MPS graduates will gain the data-driven knowledge, best practices, and practical skills required for law enforcement leadership.
With law enforcement coming under increased scrutiny, there is a pressing need for leaders who are firmly grounded in our constitutional framework, who can build strong community relationships, and who are knowledgeable about the many complex challenges facing most departments. “Policing is a true science,” says retired Charlottesville Police Chief Tim Longo, who serves as program director and faculty for the Master of Public Safety (MPS).
One of the goals of the MPS is to give law enforcement officers the information and insight needed to meet these challenges successfully, but it will do so in the context of what Longo calls “the fundamental elements of policing that will never change.”
For Longo, it was important that the newly-designed graduate program address trends and issues that are at the forefront of policing in America today, while also emphasizing more profoundly the foundational elements of policing that have always been and always will be part of law enforcement: the constitutional framework and community relationships. Additionally, the ability to look across the University of Virginia to build a curriculum founded in world-class expertise in such wide-ranging fields as law, medicine, psychology, public policy, engineering, and business, is what Longo believes will set the part-time graduate program apart.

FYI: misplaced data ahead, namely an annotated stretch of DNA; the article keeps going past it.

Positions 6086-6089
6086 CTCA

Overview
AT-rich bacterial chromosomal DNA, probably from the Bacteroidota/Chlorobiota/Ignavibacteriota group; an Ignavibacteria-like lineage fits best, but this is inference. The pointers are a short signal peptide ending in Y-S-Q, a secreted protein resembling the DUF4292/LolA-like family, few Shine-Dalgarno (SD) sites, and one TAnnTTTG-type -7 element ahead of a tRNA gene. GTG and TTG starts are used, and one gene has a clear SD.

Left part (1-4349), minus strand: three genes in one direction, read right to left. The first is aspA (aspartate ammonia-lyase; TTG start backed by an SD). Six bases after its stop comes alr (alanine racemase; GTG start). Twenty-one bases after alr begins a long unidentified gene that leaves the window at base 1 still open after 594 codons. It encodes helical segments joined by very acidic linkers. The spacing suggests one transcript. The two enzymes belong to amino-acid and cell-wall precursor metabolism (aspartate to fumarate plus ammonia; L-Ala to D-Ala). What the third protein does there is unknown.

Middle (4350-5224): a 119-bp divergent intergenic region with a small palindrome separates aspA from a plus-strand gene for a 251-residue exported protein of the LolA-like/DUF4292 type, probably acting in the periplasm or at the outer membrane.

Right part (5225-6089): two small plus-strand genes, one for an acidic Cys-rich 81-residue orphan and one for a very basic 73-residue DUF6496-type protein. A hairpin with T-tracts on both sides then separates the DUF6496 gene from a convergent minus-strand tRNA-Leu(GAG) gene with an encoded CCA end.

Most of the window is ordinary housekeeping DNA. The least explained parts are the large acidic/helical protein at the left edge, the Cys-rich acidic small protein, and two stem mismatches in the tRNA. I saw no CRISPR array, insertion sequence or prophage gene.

“Our graduates will gain the data-driven knowledge, best practices, and practical skills required for law enforcement leadership in these difficult times,” says Longo.
The University is well positioned to welcome the inaugural cohort in Fall of 2019, having gained a deep understanding of the needs of law enforcement over decades of collaboration with the FBI National Academy in Quantico and the National Criminal Justice Command College, which it launched in 2005 with the Virginia State Police.
Longo sees the UVA Master of Public Safety as a next step for people climbing the ladder of professional responsibility in law enforcement agencies. It would provide a path for leaders seeking to invest in their own professional development and in using that knowledge to help their departments better meet the challenges of law enforcement in the 21st century.